Monday, May 12, 2008

The Nightowl Newswrap

Serbia keeps its Pro-Western government: Serbia's pro-Western president declared victory in Sunday's parliamentary elections -- a stunning upset over ultranationalists who tried to exploit anger over Kosovo's independence. But his rivals vowed to fight on, and it was unclear if he could stave off their challenge. Serbian President Boris Tadic declares victory in the country's closely contested parliamentary elections. "This is a great day for Serbia," Boris Tadic proclaimed after an independent monitoring group that carried out a parallel vote count nationwide said his bloc won 39 percent -- about 10 percent more than the ultranationalist Serbian Radical Party.

Storm updates: RACINE, Mo. — The area around Bill and Jane Lant’s destroyed businesses was strewn this morning with wedding gowns, tuxedos and other apparel. Surveying the wreckage of the bridal shop and the feed store the couple operated near Racine, about 15 miles south of Joplin, the Lants gave thanks that the tornado struck when it did, just about 15 minutes after the businesses closed. Otherwise the death toll from the twisters that struck Oklahoma and Missouri on Saturday evening could have been much worse. Emergency crews still were assessing the damage today from the string of killer tornados that left at least 22 dead, including seven in Oklahoma, 14 in Missouri and one this morning in Georgia. The storm system spawned at least eight tornados, some as powerful as EF3, according to the National Weather Service. The Enhanced Fujita scale goes up to EF5 and rates an EF3 tornado as capable of severe damage and 165 mph winds.

Tentative cease fire in Sadr City: One day after an agreement between followers of Shiite cleric Muqtada al Sadr and the Iraqi government to end more than six weeks of fighting, the streets in parts of the vast Shiite slum of Sadr City were deserted, amidst signs of a battle. Wires snaked out of potholes and from underneath tires - signs of past or future roadside bombs; abandoned pickup trucks, destroyed by airstrikes, littered the streets, and bullets or shrapnel scarred the houses.

Airline Safety Bill blocked in the Senate: The Senate grounded the airline safety bill this week, a victim of political infighting and partisan wrangling. "The most frustrating week I have spent in the Senate in my 24 years here," Democratic Sen. Jay Rockefeller of West Virginia, who led the fight for the bill, said on the Senate floor. "It defines what the American people find so inadequate about Congress. Days go by and nothing happens." The only vote taken was a 49-42, nearly party-line procedural step to end debate and bring the airline safety bill to a vote. But the largely Democratic backers needed 60 votes to be successful...The Federal Aviation Administration now won't have the money to hire more air traffic controllers, who safety advocates said are overworked and under stress. Nearly a fifth of the workforce has left the FAA since 2006, plunging the number of experienced controllers to a 16-year low, according to Patrick Forrey, president of the National Air Traffic Controllers Association. He said 2,300 more were eligible for retirement.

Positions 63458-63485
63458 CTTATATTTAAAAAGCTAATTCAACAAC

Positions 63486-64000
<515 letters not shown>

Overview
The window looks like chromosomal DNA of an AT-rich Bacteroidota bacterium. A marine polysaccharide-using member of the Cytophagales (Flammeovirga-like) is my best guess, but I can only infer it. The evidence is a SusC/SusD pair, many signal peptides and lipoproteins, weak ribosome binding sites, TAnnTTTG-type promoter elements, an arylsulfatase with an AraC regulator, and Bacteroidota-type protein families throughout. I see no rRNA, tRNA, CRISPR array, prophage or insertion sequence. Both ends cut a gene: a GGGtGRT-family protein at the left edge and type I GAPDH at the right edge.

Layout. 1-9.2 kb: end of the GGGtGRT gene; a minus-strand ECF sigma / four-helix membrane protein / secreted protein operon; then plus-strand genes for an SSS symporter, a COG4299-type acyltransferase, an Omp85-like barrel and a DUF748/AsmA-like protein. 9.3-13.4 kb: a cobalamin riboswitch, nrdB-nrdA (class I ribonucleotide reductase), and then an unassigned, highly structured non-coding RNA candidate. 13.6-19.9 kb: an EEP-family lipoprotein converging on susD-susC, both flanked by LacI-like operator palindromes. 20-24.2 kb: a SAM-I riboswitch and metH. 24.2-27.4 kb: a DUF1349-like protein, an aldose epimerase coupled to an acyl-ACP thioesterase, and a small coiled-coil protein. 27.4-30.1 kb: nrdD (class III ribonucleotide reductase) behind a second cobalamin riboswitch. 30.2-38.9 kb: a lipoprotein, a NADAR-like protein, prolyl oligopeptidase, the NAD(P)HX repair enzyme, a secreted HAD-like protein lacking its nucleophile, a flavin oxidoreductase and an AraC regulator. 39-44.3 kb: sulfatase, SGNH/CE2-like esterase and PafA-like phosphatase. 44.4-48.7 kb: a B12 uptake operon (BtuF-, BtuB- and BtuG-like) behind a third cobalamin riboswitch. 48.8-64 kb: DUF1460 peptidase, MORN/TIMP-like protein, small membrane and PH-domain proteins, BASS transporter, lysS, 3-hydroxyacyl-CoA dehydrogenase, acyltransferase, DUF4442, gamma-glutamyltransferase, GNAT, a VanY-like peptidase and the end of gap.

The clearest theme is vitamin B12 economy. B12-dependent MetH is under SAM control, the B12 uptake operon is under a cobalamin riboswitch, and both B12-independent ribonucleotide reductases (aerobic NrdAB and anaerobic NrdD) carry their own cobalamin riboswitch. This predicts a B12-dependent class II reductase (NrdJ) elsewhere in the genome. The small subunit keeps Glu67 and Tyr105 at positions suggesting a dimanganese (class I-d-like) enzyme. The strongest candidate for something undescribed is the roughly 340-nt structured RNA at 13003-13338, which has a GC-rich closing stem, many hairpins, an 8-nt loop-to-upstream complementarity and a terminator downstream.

Venezuela Arms Up with Chinese military planes, cementing the relationship between China and the OPEC member nation that has been solidifying for several years, based on the pathological symbiosis of arms and oil. Venezuela is building a new refinery on Chinese soil, indicating that the country is looking beyond the United States energy market as China emerges economically and militarily. In his Sunday radio address, Venezuelan president Chavez alleged that Colombia is trying to provoke a war with his country, with the goal being to draw the U.S. into a conflict in South America.

A family affair The most tense woman in all of England has to be Wendy Mackness. In the coming days, her husband and two of her sons will join her other son son who is already serving in Iraq. All four will be in the area around the southern port city of Basra. Basra was turned over to local control a few months ago and the Brits drew back out of the city, but maintain a presence in the region, operating out of the airport.

I do not think that word means what he thinks it means Would someone get Glenn Reynolds a copy of Websters dictionary and point him toward the "S's" so he can look up the definition of the word "Socialism." The guy works for a state university, for christ's sake, yet he likens fuel efficiency standards to socialism? If one of my kids attended law school at the University of Tennessee, I would sue.

How's that "war on drugs" working out? A month after Mexican president Phillippe Calderon deployed 2000 soldiers to the border town of Ciudad Juarez to quell drug violence along the border the violence shows no signs of abating. Just the opposite, in fact. In the last three weeks, ten federal police officers and a state prosecutor have been gunned down. "Even for a violent city like Juarez, this is pretty amazing. It's unprecedented," said Tony Payan, a drug cartel expert in El Paso, Texas, and author of the book "The Three U.S.-Mexico Border Wars: Drugs, Immigration, and Homeland Security."

The Missouri GOP is ginning up the voter suppression machine After the Supreme Court upheld the restrictive Indiana law, the knuckle-draggers of the MOGOP said "Hell's bells! We can top that!" and started the ball rolling to get an even more restrictive law, requiring proof of citizenship, in the form of an amendment to the state constitution, on the August state primary ballot. Get out the vote Missouri - while you still can.

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